Solar photovoltaic industry to Energy Ministers on internal market: 'Promote flexibility'

22. February 2013 | By:  EPIA

EU approach to internal energy market should be shaped to consider the growth and integration of PV and other renewables, says EPIA.

Europe's regulatory framework for the completion of the internal energy market should take into account the rapid growth and new opportunities provided by renewable energy sources, says the European Photovoltaic Industry Association (EPIA). Europe's solar industry urges EU Energy Ministers meeting today to unleash the potential of the internal energy market to the benefit of consumers and the environment.

"The internal energy market should be readied to attain the strategic EU goals of competitiveness, emissions reduction and secure energy supply," said EPIA Policy Director Frauke Thies. "The balance between supply and demand of electricity in the system should be considered in a wide context, taking into account the contribution made to it by photovoltaics and other renewables, coupled with increased efforts for a smarter grid system, active demand side management and storage technologies."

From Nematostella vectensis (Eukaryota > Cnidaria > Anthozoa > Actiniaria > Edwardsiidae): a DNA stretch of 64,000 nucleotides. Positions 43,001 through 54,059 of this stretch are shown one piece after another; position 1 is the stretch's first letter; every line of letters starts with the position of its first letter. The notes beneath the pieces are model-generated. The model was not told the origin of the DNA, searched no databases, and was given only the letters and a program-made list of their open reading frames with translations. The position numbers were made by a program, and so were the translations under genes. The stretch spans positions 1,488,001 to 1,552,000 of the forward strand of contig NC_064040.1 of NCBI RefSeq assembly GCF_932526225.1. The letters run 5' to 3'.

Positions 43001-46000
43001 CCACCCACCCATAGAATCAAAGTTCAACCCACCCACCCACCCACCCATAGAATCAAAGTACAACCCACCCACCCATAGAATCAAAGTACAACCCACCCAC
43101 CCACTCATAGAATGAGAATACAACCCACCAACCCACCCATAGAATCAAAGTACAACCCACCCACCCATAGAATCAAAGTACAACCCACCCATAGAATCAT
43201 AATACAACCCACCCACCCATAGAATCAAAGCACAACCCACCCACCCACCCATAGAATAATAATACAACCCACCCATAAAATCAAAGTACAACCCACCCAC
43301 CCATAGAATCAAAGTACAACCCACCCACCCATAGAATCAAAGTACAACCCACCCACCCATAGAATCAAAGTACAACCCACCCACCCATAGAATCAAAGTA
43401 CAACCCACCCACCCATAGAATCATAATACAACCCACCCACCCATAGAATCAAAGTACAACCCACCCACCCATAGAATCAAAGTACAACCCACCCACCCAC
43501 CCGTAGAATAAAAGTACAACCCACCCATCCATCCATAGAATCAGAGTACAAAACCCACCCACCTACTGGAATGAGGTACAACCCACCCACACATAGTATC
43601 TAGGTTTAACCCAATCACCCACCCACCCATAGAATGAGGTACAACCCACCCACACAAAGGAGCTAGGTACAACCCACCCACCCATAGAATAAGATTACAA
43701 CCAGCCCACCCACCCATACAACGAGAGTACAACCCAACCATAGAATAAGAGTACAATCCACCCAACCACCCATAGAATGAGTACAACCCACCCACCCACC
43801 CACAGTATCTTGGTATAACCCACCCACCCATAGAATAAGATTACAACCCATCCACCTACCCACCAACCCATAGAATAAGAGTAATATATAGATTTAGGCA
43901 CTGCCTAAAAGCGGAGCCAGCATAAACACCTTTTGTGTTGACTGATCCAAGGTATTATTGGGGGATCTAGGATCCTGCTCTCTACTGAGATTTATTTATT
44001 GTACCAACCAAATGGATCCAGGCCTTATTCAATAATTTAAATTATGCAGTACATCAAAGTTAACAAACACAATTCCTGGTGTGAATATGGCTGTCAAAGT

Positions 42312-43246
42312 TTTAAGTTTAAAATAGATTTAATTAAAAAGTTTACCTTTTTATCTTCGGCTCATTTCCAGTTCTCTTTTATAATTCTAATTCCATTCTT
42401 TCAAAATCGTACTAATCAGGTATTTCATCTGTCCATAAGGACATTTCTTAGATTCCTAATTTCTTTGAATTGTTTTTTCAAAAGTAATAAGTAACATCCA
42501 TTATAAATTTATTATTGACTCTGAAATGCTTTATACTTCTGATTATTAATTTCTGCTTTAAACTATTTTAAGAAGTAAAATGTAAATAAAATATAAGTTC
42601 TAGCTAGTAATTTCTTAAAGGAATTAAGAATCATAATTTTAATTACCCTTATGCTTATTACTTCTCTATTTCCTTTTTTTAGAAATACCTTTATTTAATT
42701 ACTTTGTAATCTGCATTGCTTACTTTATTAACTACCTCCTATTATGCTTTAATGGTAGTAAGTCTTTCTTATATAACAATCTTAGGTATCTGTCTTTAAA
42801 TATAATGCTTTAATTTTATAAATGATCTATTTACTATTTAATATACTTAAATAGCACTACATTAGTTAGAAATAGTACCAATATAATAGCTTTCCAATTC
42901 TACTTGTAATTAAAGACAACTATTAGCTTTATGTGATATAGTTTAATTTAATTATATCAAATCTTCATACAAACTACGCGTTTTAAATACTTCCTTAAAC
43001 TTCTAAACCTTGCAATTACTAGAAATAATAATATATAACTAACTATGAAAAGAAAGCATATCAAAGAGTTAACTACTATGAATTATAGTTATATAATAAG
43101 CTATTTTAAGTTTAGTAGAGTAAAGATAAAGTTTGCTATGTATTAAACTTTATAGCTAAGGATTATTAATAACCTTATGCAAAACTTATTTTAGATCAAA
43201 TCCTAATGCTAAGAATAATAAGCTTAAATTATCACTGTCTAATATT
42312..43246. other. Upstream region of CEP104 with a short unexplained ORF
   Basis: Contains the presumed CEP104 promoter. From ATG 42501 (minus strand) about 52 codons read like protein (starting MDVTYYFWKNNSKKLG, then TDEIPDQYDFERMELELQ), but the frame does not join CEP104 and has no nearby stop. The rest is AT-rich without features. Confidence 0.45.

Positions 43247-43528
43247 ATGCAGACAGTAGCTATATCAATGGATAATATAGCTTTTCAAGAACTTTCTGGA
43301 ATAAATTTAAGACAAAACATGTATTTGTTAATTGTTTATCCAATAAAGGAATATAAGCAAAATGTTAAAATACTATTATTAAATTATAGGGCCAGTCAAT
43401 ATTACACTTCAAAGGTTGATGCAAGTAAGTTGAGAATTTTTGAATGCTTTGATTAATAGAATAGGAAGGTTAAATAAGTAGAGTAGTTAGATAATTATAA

EPIA calls on Member States to adopt and implement national flexibility strategies coordinated across Europe and strike a cost-effective balance between demand side management, storage and interconnection. This has to be a precondition to costly and potentially irreversible remuneration mechanisms aligning generation with demand in the system.

In a response to the European Commission's November 2012 communication on the internal energy market, EPIA points out that, at the European level, the generation capacity currently in place will be sufficient until 2020, according to most scenarios. But there is a question as to whether the necessary capacity can be made available where and when it is needed, under the current design of the energy market.

"Currently, Europe does not primarily face a shortage of power plants, but a shortage of flexibility in the electricity system. Instead of focusing on generation capacity, European Ministers should unlock flexibility solutions to make the most of available generation capacity and growing renewables in the grid," said Thies. 

To read EPIA's reply to the European Commission communication, click here.